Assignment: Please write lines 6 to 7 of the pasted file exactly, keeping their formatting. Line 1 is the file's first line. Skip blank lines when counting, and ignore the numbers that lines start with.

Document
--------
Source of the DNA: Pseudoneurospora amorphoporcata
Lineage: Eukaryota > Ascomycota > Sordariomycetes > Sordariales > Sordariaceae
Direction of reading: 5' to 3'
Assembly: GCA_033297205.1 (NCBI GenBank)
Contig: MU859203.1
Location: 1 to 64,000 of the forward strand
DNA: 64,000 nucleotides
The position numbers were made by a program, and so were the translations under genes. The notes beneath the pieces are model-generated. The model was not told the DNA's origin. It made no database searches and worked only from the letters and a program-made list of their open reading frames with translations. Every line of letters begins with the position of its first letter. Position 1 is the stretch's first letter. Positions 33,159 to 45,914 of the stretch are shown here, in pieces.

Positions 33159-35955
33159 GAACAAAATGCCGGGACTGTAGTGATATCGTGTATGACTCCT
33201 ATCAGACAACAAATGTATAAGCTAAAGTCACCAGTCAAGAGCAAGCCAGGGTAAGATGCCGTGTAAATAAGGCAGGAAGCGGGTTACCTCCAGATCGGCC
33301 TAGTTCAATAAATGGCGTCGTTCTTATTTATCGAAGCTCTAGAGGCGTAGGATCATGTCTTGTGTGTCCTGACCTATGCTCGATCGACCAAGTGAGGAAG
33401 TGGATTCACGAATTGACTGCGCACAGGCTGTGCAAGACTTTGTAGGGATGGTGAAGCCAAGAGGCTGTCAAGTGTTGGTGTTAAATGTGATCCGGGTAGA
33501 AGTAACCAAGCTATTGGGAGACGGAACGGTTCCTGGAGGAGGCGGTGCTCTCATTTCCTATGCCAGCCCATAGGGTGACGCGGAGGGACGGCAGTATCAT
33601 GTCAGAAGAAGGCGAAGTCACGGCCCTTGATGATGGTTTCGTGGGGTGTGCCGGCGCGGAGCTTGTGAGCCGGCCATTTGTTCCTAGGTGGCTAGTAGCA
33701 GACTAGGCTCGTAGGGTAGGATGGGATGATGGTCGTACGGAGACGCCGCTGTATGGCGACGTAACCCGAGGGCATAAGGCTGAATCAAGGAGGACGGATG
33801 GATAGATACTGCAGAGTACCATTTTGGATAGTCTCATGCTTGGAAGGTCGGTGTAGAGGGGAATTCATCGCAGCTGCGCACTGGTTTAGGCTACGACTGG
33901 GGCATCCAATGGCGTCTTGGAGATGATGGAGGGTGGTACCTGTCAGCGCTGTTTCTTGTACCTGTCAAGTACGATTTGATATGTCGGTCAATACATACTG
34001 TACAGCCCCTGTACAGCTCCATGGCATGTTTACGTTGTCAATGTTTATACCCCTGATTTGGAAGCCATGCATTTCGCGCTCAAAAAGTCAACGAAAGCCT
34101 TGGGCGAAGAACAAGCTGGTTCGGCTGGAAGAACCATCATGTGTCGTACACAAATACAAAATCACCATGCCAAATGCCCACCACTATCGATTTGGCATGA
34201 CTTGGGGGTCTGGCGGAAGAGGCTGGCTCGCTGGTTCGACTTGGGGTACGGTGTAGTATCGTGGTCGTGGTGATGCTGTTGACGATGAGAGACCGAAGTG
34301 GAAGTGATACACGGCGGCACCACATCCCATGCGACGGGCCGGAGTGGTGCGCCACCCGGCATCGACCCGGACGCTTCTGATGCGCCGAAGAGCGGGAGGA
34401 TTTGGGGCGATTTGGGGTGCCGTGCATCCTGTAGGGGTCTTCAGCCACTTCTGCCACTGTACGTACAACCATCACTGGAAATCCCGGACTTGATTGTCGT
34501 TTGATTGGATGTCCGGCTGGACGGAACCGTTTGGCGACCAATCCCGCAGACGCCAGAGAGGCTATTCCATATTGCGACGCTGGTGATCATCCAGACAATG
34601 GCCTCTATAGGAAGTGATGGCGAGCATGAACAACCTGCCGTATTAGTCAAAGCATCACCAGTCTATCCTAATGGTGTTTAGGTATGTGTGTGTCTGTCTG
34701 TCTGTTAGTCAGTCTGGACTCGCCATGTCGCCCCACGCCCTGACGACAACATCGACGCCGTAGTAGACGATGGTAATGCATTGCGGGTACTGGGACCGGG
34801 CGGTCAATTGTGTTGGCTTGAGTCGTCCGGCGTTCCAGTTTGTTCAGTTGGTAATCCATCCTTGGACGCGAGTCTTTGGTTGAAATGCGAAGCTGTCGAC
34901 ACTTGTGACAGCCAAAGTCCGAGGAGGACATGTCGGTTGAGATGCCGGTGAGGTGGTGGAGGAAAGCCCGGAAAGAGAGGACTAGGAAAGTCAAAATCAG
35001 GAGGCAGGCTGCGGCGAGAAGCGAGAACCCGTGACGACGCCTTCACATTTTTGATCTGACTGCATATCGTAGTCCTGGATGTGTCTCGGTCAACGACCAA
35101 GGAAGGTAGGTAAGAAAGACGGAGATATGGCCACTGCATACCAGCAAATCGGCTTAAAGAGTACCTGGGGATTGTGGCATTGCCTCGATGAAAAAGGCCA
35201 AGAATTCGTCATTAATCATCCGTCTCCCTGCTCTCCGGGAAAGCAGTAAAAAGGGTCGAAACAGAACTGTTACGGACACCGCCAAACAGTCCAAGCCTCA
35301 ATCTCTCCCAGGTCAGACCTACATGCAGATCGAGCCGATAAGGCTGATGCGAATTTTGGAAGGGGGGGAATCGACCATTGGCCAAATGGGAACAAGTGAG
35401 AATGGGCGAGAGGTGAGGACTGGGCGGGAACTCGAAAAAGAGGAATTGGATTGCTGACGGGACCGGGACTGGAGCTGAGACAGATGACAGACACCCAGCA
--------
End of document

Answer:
Location: 1 to 64,000 of the forward strand
DNA: 64,000 nucleotides